Rob Drinkwater, The Canadian Press


Like us on Facebook and follow us on Twitter.

AlbertaChinaUniversities and Colleges

Just Posted

Tuesday’s Lotto Max draw went unclaimed. (Photo courtesy of BCLC)
Tuesday’s Lotto Max draw went unclaimed. (Photo courtesy of BCLC)
Lotto Max jackpot goes unclaimed again

42 of the 64 Maxmillion prizes of $1 million were won, the majority were sold in Ontario

Outdoor vendors at the Cloverdale Flea Market are seen in this bird’s eye view image from the flea market’s Facebook page.
Cloverdale Flea Market to reopen

Market to open June 20 after being closed since Nov. 2020

Rahim Manji owns and operates the Hollywood 3 Cinemas in Newton, along with the Caprice in South Surrey, a theatre in Duncan and another in Pitt Meadows. “I think right now it feels different than last June, it just does,” Manji said. “I’m a lot more optimistic, with more people calling, more people out and getting vaccinated, so I think the comfort level is a lot better.” (Photo: Tom Zillich)
Surrey movie theatre operators reopen and rejoice, even with 50-max capacity

‘We have been one of the hardest-hit industries’

(Delta Police Department photo)
Delta police searching for Surrey woman missing at Centennial Beach

Wenyan Lan, 54, reported missing when she didn’t come home from a crabbing/clam digging trip June 14

Popular event/party band March Hare will appear in an online streamed performance Friday (June 18) featuring their salute to music of the `60s and `70s as part of BEC Entertainment’s Grand Summer Virtual Concert series. (Contributed photo)
White Rock-based BEC Entertainment continues Friday-night virtual concerts

March Hare and California Surf Incorporated featured

People watch a car burn during a riot following game 7 of the NHL Stanley Cup final in downtown Vancouver, B.C., in this June 15, 2011 photo. THE CANADIAN PRESS/Geoff Howe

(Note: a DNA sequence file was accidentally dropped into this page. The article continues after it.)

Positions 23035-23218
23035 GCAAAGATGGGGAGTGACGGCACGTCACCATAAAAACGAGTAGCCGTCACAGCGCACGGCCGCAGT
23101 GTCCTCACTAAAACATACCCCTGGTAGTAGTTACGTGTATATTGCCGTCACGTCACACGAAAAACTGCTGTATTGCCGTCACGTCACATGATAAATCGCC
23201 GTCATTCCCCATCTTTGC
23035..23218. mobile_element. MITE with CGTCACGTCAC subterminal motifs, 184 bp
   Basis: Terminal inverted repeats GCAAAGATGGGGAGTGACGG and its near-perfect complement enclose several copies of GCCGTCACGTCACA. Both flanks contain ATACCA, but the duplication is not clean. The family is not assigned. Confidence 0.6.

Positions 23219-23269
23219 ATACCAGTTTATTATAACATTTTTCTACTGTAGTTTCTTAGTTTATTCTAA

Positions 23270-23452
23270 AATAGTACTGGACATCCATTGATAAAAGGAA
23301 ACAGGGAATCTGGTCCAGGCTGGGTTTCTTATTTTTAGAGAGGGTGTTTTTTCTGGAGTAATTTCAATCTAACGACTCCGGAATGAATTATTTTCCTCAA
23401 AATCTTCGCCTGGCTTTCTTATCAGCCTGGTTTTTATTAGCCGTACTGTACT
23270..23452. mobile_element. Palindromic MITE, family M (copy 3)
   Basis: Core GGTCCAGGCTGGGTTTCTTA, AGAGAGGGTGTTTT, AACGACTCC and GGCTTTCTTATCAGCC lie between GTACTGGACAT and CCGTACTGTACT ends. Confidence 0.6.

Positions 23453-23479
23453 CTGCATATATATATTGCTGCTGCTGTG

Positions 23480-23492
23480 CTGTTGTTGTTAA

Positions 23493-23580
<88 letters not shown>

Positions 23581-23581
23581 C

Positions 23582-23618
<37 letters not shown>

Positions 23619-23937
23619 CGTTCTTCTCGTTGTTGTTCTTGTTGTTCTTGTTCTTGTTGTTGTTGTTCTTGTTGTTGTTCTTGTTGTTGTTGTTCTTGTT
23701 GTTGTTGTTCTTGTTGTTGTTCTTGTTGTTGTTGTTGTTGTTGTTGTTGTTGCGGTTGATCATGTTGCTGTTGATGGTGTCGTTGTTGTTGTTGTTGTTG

10 years ago: Where were you during the 2011 Vancouver Stanley Cup Riots?

Smashed-in storefronts, looting, garbage can fires and overturned cars some of the damage remembered today

(Black Press Media file)
Dirty money: Canadian currency the most germ-filled in the world, survey suggests

Canadian plastic currency was found to contain 209 bacterial cultures

Cannabis bought in British Columbia (Ashley Wadhwani/Black Press Media)
Is it time to start thinking about greener ways to package cannabis?

Packaging suppliers are still figuring eco-friendly and affordable packaging options that fit the mandates of Cannabis Regulations

(pixabay file shot)
B.C. ombudsperson labels youth confinement in jail ‘unsafe,’ calls for changes

Review states a maximum of 22 hours for youth, aged 12 from to 17, to be placed in solitary

Eleonore Alamillo-Laberge, 6, reads a book in Ottawa on Monday, June 12, 2017. THE CANADIAN PRESS/Sean Kilpatrick
Parents will need to fight ‘COVID learning slump’ over summer: B.C. literacy experts

Parents who play an active role in educating their children this summer can reverse the slump by nearly 80%, says Janet Mort

The border crossing on Highway 11 in Abbotsford heading south (file)
Western premiers call for clarity, timelines on international travel, reopening rules

Trudeau has called Thursday meeting, premiers say they expect to leave that meeting with a plan

The B.C. government’s vaccine booking website is busy processing second-dose appointments, with more than 76 per cent of adults having received a first dose. THE CANADIAN PRESS/Jonathan Hayward
B.C.’s COVID-19 infections, hospitalizations stable for Tuesday

108 new confirmed cases, 139 in hospital, 39 in intensive care

A worker, at left, tends to a customer at a cosmetics shop amid the COVID-19 pandemic Thursday, May 20, 2021, in Los Angeles. (AP Photo/Marcio Jose Sanchez)
Half of cosmetics sold in Canada, U.S. contain toxic chemicals: study

Researchers found that 56% of foundations and eye products contain high levels of fluorine

Most Read